Appellate Argument Techniques

Last week, I argued an appeal in a truck accident case. I was in the Court of Special Appeals of Maryland, which is our state’s intermediate appellate court. My case was fourth in line on the day’s docket. That meant I got to (was forced to) sit through the argument on the cases ahead of mine.

The other arguments ran the gamut from abominable to excellent and featured a range of attorneys from young lawyers to experienced appellate advocates.

One thing I saw some of these other lawyers do was to address the questioning judges by name. For example, “Great question, Judge Hollander.” Actually, my example violates two rules of appellate argument. Never tell a judge they asked a great question. Presumably, they also thought it was a good question, or they would have remained silent.

But my real beef here is that I think it is never appropriate to call a judge by name in a courtroom. My practice is to refer to all members of the court as “Your Honor” if we are in a setting where I am being a lawyer and they are being a judge. To do otherwise seems disrespectful, and could be taken as implying a personal relationship that does not exist.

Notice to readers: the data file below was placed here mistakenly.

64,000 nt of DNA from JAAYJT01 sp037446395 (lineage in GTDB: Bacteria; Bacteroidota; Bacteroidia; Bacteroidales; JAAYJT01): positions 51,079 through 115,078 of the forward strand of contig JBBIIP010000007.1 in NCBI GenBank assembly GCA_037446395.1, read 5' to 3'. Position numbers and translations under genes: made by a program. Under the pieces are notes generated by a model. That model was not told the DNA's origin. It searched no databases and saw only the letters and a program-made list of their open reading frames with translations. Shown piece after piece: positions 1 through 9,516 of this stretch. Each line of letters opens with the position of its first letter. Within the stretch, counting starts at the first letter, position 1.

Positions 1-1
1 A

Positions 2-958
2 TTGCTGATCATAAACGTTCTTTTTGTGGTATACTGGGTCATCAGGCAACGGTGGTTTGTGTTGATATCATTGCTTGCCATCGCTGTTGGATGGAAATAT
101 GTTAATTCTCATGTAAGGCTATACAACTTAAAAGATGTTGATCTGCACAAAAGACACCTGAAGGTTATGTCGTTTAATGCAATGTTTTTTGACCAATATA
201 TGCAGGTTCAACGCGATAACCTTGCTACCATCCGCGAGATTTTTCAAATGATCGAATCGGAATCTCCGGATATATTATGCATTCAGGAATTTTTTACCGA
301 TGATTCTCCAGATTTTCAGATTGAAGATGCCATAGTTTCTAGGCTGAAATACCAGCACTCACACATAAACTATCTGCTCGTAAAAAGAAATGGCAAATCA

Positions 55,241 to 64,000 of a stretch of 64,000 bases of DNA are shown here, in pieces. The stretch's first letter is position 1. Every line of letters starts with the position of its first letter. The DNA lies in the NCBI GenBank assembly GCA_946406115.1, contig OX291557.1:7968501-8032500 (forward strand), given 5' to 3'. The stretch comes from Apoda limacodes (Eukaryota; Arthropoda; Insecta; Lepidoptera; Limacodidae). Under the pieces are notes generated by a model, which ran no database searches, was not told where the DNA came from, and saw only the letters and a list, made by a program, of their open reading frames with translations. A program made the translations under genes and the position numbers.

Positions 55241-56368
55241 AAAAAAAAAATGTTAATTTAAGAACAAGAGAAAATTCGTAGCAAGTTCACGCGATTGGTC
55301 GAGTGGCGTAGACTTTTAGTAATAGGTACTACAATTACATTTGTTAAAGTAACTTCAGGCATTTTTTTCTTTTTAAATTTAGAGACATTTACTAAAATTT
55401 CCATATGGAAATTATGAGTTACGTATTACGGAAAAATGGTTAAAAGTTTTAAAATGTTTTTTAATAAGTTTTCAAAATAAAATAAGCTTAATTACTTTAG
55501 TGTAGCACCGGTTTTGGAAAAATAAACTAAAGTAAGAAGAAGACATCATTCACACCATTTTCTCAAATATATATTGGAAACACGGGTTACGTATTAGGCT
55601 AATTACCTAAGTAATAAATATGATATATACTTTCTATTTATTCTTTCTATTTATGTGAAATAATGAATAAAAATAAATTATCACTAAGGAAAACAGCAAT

When I ran into a member of my appellate panel in the lobby prior to the start of the docket, I found “Good morning, Judge Pierson” totally appropriate. When I am in a courtroom and he is on the bench, that is “Good morning, Your Honor.”

I happen to know the most recent past clerk for one of the judges on my panel. Afterwards, I emailed her about this issue. She actually said she even called her judge “Your Honor” in chambers.

Maybe I am wrong about this, but I don’t think so. At a minimum, sticking with the formal “Your Honor” will never get me in trouble. And it is also great if you are bad with names.